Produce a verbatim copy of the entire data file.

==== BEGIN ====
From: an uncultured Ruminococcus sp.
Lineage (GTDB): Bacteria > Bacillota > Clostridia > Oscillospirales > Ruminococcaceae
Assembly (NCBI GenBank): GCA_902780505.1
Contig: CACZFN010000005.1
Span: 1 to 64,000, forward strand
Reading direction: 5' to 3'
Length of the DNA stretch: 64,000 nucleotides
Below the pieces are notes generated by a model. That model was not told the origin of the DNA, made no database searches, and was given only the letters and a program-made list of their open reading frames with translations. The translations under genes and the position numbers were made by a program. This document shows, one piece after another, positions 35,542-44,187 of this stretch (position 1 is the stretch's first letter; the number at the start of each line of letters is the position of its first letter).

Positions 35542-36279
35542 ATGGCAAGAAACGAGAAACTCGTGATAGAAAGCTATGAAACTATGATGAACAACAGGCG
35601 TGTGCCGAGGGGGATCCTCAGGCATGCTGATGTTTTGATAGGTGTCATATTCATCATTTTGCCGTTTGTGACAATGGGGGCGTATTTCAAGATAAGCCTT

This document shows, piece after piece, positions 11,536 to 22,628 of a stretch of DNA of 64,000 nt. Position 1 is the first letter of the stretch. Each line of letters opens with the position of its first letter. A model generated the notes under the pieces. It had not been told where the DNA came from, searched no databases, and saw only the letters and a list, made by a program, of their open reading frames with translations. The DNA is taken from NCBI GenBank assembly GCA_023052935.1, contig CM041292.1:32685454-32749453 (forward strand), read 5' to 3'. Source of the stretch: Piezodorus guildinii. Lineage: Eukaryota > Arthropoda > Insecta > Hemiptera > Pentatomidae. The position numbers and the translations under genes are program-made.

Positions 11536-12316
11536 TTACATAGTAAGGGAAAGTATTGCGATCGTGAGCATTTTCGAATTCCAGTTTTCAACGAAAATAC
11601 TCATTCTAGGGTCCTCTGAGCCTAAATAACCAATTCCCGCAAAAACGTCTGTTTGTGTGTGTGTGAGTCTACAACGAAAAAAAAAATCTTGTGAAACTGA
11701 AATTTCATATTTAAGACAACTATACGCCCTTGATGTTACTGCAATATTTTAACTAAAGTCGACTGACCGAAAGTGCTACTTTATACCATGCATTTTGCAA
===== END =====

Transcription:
From: an uncultured Ruminococcus sp.
Lineage (GTDB): Bacteria > Bacillota > Clostridia > Oscillospirales > Ruminococcaceae
Assembly (NCBI GenBank): GCA_902780505.1
Contig: CACZFN010000005.1
Span: 1 to 64,000, forward strand
Reading direction: 5' to 3'
Length of the DNA stretch: 64,000 nucleotides
Below the pieces are notes generated by a model. That model was not told the origin of the DNA, made no database searches, and was given only the letters and a program-made list of their open reading frames with translations. The translations under genes and the position numbers were made by a program. This document shows, one piece after another, positions 35,542-44,187 of this stretch (position 1 is the stretch's first letter; the number at the start of each line of letters is the position of its first letter).

Positions 35542-36279
35542 ATGGCAAGAAACGAGAAACTCGTGATAGAAAGCTATGAAACTATGATGAACAACAGGCG
35601 TGTGCCGAGGGGGATCCTCAGGCATGCTGATGTTTTGATAGGTGTCATATTCATCATTTTGCCGTTTGTGACAATGGGGGCGTATTTCAAGATAAGCCTT

This document shows, piece after piece, positions 11,536 to 22,628 of a stretch of DNA of 64,000 nt. Position 1 is the first letter of the stretch. Each line of letters opens with the position of its first letter. A model generated the notes under the pieces. It had not been told where the DNA came from, searched no databases, and saw only the letters and a list, made by a program, of their open reading frames with translations. The DNA is taken from NCBI GenBank assembly GCA_023052935.1, contig CM041292.1:32685454-32749453 (forward strand), read 5' to 3'. Source of the stretch: Piezodorus guildinii. Lineage: Eukaryota > Arthropoda > Insecta > Hemiptera > Pentatomidae. The position numbers and the translations under genes are program-made.

Positions 11536-12316
11536 TTACATAGTAAGGGAAAGTATTGCGATCGTGAGCATTTTCGAATTCCAGTTTTCAACGAAAATAC
11601 TCATTCTAGGGTCCTCTGAGCCTAAATAACCAATTCCCGCAAAAACGTCTGTTTGTGTGTGTGTGAGTCTACAACGAAAAAAAAAATCTTGTGAAACTGA
11701 AATTTCATATTTAAGACAACTATACGCCCTTGATGTTACTGCAATATTTTAACTAAAGTCGACTGACCGAAAGTGCTACTTTATACCATGCATTTTGCAA